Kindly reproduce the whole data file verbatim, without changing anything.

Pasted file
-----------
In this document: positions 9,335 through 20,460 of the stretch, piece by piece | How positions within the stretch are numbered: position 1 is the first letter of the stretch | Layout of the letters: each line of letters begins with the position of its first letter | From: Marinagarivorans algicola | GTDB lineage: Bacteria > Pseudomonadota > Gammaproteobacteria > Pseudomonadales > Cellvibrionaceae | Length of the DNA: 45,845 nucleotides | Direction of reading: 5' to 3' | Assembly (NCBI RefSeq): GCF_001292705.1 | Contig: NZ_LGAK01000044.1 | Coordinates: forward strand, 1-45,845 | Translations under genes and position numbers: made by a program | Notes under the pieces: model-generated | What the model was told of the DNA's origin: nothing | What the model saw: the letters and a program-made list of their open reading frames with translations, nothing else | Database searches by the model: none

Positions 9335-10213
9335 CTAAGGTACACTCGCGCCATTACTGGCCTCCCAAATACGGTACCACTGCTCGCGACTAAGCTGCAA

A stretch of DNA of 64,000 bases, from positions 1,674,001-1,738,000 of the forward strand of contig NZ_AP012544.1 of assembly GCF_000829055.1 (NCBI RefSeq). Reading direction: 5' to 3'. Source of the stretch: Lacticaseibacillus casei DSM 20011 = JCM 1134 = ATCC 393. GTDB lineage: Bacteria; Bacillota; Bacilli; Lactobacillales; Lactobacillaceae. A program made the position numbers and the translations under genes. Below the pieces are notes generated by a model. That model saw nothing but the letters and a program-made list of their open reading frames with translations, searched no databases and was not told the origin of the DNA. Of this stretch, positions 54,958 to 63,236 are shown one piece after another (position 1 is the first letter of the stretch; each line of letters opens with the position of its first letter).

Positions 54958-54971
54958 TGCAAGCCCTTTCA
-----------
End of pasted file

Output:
In this document: positions 9,335 through 20,460 of the stretch, piece by piece | How positions within the stretch are numbered: position 1 is the first letter of the stretch | Layout of the letters: each line of letters begins with the position of its first letter | From: Marinagarivorans algicola | GTDB lineage: Bacteria > Pseudomonadota > Gammaproteobacteria > Pseudomonadales > Cellvibrionaceae | Length of the DNA: 45,845 nucleotides | Direction of reading: 5' to 3' | Assembly (NCBI RefSeq): GCF_001292705.1 | Contig: NZ_LGAK01000044.1 | Coordinates: forward strand, 1-45,845 | Translations under genes and position numbers: made by a program | Notes under the pieces: model-generated | What the model was told of the DNA's origin: nothing | What the model saw: the letters and a program-made list of their open reading frames with translations, nothing else | Database searches by the model: none

Positions 9335-10213
9335 CTAAGGTACACTCGCGCCATTACTGGCCTCCCAAATACGGTACCACTGCTCGCGACTAAGCTGCAA

A stretch of DNA of 64,000 bases, from positions 1,674,001-1,738,000 of the forward strand of contig NZ_AP012544.1 of assembly GCF_000829055.1 (NCBI RefSeq). Reading direction: 5' to 3'. Source of the stretch: Lacticaseibacillus casei DSM 20011 = JCM 1134 = ATCC 393. GTDB lineage: Bacteria; Bacillota; Bacilli; Lactobacillales; Lactobacillaceae. A program made the position numbers and the translations under genes. Below the pieces are notes generated by a model. That model saw nothing but the letters and a program-made list of their open reading frames with translations, searched no databases and was not told the origin of the DNA. Of this stretch, positions 54,958 to 63,236 are shown one piece after another (position 1 is the first letter of the stretch; each line of letters opens with the position of its first letter).

Positions 54958-54971
54958 TGCAAGCCCTTTCA